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VenHorst - Engineering: Looking at your article

Starting Your Search

Let's suppose you are interested in looking at the effects of Roundup on Google Scholar.

Let's take a look at this one.

Date of Research

Date of article and date of research are two different things? Take a look.

Look at References dates.

Where to Start

Here's what  Cecilia Tubaiana say:

"I first get a general idea by reading the abstract and conclusions. The conclusions help me understand if the goal summarized in the abstract has been reached, and if the described work can be of interest for my own study. I also always look at plots/figures, as they help me get a first impression of a paper. Then I usually read the entire article from beginning to end, going through the sections in the order they appear so that I can follow the flow of work that the authors want to communicate.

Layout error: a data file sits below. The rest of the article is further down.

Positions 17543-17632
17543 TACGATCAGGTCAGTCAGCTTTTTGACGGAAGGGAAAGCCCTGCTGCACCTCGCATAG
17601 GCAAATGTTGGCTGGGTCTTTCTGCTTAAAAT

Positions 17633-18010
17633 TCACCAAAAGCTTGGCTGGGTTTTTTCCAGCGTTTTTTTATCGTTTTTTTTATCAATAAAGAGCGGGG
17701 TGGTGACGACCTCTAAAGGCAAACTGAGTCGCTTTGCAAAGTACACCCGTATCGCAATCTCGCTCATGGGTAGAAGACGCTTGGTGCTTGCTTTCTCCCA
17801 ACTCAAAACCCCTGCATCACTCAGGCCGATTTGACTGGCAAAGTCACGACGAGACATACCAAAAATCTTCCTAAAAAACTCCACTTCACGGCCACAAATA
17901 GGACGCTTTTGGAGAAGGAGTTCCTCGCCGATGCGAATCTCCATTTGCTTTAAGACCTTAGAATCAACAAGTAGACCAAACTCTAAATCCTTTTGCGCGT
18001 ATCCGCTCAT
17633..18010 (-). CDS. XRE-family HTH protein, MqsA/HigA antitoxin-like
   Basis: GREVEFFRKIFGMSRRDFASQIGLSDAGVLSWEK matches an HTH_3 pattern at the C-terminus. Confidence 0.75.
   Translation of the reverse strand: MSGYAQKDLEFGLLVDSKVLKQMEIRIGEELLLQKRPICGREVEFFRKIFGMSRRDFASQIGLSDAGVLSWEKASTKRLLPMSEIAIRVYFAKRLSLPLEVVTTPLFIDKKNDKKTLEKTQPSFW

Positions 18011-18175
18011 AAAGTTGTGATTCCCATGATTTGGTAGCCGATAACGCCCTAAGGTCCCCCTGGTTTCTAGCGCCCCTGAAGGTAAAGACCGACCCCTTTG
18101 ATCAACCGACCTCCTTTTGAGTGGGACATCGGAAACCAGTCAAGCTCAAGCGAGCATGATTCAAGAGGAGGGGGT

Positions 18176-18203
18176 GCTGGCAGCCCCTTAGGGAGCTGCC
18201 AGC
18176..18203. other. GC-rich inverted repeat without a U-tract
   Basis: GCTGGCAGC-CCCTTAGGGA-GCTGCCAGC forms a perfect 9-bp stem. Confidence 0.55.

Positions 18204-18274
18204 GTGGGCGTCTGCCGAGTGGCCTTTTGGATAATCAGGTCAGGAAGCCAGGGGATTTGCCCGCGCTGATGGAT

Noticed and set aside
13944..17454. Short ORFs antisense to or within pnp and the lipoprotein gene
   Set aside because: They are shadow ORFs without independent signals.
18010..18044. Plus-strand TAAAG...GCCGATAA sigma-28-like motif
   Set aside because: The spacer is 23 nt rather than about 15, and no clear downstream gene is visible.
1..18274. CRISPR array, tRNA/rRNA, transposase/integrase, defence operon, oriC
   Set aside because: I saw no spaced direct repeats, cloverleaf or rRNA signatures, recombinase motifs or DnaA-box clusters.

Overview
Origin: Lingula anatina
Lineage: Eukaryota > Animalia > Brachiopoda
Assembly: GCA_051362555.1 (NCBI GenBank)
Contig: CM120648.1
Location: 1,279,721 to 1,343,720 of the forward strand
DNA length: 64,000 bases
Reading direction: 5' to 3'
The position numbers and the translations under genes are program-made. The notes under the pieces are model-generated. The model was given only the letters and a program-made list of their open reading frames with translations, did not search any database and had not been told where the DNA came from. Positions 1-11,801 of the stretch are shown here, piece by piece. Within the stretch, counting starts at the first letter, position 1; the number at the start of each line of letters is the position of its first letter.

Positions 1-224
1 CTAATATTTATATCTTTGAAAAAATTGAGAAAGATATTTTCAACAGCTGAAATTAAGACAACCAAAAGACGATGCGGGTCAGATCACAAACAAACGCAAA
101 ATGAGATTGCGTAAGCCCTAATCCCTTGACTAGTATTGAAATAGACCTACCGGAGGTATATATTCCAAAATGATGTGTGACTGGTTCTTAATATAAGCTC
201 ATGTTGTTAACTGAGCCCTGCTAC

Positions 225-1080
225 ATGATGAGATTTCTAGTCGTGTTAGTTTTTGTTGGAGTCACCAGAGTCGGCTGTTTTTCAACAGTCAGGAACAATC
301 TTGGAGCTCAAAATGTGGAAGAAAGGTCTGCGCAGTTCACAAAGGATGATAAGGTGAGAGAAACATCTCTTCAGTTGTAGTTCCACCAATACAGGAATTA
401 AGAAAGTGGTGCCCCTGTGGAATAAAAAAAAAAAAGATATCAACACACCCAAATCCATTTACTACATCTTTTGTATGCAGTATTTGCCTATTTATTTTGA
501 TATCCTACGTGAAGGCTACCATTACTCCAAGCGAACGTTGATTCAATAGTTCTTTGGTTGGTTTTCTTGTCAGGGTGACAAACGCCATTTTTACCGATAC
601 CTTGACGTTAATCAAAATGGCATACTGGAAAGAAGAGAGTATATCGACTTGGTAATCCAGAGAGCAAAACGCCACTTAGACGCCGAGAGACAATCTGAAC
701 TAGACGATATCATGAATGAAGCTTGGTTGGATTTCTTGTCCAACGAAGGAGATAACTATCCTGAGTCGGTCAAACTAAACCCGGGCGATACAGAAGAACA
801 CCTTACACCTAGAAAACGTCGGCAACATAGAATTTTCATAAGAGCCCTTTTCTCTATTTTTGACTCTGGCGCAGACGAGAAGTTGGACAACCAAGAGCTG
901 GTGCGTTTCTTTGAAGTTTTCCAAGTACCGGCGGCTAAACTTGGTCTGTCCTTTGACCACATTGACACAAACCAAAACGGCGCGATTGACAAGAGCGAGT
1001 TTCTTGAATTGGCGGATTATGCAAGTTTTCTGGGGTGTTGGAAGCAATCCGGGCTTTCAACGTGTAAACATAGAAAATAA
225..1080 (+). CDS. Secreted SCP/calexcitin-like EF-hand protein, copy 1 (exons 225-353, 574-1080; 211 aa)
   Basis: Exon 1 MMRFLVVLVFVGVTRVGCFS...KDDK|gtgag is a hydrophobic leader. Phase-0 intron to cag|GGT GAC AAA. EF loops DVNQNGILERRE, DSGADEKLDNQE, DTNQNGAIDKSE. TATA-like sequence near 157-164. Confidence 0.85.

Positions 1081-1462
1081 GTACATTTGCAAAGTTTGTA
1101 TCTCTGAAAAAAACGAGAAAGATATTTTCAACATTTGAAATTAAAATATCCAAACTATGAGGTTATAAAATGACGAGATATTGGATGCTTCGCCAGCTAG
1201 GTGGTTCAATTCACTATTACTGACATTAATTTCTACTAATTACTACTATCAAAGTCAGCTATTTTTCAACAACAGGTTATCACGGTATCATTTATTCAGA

If you want to make it a productive exercise, you need to have a clear idea of which kind of information you need to get in the first place, and then focus on that aspect. It could be to compare your results with the ones presented by the authors, put your own analysis into context, or extend it using the newly published data.

Citation lists can help you decide why the paper may be most relevant to you by giving you a first impression of how colleagues that do similar research as you do may have used the paper."

Look at the Authors

  • Find out about your author's research interests.
  • Look for a resume.
  • Do some digging.
  • Look past the first author of the paper.

Keywords/key Authors

  • Keep a listing of keywords.
  • Keep a listing of key authors.

Annotate the Article

  • Do a quick first reading.
  • Do a thorough second reading.
  • Make notes in the margins.
  • What are the good ideas in this paper?
  • What do you want to remember in this paper?